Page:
"If Dany Toussaint takes other
actions against me or against the radio station, and if I survive, I will denounce him,
shut the door, and go into exile with my wife and children," he said on air.
|In the photo, right, the man leaning
over and touching the body of Dominique during his funeral mass is Rene Preval.
incident at Dominique's funeral seemed to offer an ugly punctuation mark to the feud: A
group of chimeres, thugs-for-hire from the city's worst slums, dropped a pocket-sized
election photograph of Mr. Toussaint into the journalist's open casket.
Ten days after the murder,
Judge Fleury ordered the arrest of an alleged triggerman. According to Inter-American
Press Association, a trade group that commissioned a report on the case, the man was a
member of the notorious Road Nine Gang, which operates in downtown Port-au-Prince,
|collecting extortion money from merchants. Several other arrests
In July 2000, Judge Fleury called Sen. Toussaint to his chambers to testify. The
senator compiled, but showed up with a group of supporters who hurled insults at the judge
outside the courthouse. Judge Fleury received death threats, and soon resigned, say people
close to the case.
He was replaced in September of that year by Claudy Gassant. A silver of a man who
barely fills out a business suit, Judge Gassant is one of a new generation of Haitian
jurists who reformers hope will remake the notoriously corrupt Haitian justice system. A
specialist in criminology, Mr. Gassant studied law in France. After his return to Haiti,
he was picked as a promising young lawyer and returned to special magistrate's school in
Judge Gassant declined to give details about the investigation, citing confidentiality
laws. But a report published last April by Paris-based Reporters Without Borders, an
independent group that promotes press freedom around the world, pieces together a series
of apparent breakthroughs.
Shortly after the
murder, investigators had obtained detailed information about the stolen vehicles used by
the killer and his accomplices, according to the report. The vehicles led to Jean-Wilner
Lalanne, who purportedly worked for a network that handled stolen cars.
When police went to
pick him up, they shot Mr. Lalanne in the buttocks and thigh, wounding him slightly,
according to the IAPA report, published in January 2001. During surgery to mend his thigh
bone a few days later, Mr. Lalanne suddenly died. The surgeon variously cited a heart
attack and a pulmonary embolism as the cause of death, according to Reporters Without
But Judge Gassant later became suspicious. He discovered that the surgeon was a close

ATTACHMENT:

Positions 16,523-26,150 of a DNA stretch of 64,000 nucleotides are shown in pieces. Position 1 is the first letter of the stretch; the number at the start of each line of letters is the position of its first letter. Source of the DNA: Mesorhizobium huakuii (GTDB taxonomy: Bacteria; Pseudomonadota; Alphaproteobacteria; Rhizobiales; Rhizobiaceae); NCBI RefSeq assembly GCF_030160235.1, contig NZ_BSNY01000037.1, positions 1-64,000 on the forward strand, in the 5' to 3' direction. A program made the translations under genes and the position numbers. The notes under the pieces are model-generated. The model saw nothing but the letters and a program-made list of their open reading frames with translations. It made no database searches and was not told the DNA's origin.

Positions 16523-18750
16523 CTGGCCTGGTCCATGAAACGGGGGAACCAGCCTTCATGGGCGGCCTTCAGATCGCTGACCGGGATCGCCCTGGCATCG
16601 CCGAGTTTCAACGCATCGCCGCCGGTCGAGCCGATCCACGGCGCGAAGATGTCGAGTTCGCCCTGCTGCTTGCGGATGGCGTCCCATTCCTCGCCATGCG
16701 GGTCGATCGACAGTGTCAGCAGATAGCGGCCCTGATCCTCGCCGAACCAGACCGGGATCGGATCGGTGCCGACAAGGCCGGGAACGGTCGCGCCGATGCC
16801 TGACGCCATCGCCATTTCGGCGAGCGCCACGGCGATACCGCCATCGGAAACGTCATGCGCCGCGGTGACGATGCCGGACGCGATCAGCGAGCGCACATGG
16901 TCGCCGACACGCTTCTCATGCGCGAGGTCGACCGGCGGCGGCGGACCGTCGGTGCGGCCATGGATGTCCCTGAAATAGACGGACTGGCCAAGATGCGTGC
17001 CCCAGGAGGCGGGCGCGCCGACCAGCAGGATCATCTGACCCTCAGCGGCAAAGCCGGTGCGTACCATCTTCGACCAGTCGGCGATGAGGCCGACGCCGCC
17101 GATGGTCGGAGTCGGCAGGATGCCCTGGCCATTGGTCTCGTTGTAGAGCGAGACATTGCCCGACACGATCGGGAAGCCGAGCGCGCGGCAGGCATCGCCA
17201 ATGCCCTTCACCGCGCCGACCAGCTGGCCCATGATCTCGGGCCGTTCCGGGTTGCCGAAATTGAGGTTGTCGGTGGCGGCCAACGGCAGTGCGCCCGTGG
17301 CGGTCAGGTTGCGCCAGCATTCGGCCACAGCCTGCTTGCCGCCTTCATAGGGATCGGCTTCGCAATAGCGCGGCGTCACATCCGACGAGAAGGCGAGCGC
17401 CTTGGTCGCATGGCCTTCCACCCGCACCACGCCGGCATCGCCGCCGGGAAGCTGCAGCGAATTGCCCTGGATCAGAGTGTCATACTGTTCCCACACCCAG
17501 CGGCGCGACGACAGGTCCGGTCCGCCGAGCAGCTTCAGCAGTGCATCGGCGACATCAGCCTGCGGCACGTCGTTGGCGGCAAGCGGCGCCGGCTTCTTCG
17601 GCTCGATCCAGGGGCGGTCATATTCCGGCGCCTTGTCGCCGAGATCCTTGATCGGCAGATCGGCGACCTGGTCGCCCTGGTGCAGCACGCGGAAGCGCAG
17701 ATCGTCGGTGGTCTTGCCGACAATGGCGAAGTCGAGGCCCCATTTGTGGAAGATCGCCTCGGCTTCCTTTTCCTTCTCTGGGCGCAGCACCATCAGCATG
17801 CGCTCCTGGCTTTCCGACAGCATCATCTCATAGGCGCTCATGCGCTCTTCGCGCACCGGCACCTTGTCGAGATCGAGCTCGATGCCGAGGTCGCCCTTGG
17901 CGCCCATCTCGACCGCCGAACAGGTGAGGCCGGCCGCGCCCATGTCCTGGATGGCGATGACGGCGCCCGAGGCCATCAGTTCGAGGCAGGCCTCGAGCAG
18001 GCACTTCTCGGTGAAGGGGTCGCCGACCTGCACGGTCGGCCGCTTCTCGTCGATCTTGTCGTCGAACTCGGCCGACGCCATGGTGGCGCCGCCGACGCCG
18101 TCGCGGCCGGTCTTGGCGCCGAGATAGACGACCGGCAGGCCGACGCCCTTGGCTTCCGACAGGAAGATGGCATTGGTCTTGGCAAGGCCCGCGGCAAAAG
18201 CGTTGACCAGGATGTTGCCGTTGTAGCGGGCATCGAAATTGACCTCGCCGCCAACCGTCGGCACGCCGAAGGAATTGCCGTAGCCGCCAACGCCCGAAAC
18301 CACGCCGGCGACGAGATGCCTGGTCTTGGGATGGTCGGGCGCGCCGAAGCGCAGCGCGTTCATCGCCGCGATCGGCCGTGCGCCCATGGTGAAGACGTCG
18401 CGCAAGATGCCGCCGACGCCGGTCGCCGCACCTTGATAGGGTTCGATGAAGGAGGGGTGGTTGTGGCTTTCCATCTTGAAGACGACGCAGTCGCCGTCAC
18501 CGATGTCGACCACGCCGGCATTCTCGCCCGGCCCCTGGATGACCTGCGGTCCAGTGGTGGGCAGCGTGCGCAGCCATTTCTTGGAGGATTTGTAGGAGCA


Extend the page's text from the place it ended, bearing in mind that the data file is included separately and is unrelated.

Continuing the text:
friend of an associate of Mr. Toussaint, according to Reporters Without Borders. He
ordered an autopsy, but the body couldn't be located. Judge Gassant issued a warrant for
the arrest of the Toussaint associate, and began investigating the doctor for possible
In November, another suspect was picked up by police in the provincial town of Leogane.
Judge Gassant hurried over to take custody of the prisoner. But the local police chief
handed the prisoner over to a mob outside instead. The crowd killed him before his eyes,
he says. "I saw the people cut him into pieces with their machetes," says the
judge. He fled in his car back to the capital. The judge ordered the local police chief
arrested, but the police official was soon released from jail, according to Judge Gassant.
|In the photo, left, Judge Gassant in
his chambers. And the person in the photo, right, is U.S. Senator Mike DeWine.
Nevertheless, Judge Gassant kept on the case. Last year, he questioned Sen. Toussaint
seven times. By this time, Sen. Toussaint was attracting unfavorable attention elsewhere.
In a Dec. 20 letter to Secretary of State Colin Powell, Sen. Mike DeWine, a member
of the Senate Intelligence Committee and Rep. Porter Goss, chairman of the House
|Intelligence Committee, wrote that Mr. Toussaint was one of two Haitian
senators who "have been credibly linked by a number of U.S. government agencies to
narcotics trafficking in Haiti."
Mr. Toussaint is also on a U.S. State Department list of Haitians "credibly
alleged" to have committed "extra-judicial and political murders" in Haiti.
That effectively bars him from entering the U.S. According to the State Department, Mr.
Toussaint is a suspect in the death of a well-known lawyer and Aristide critic who was
gunned down in broad daylight on a busy Port-au-Prince street.
Mr. Toussaint, who also runs a security firm in Haiti, didn't respond to interview
requests, including one hand- delivered to him on the floor of Haiti's Senate. In the
past, however, Mr. Toussaint has said the accusations against him are part of a right-wing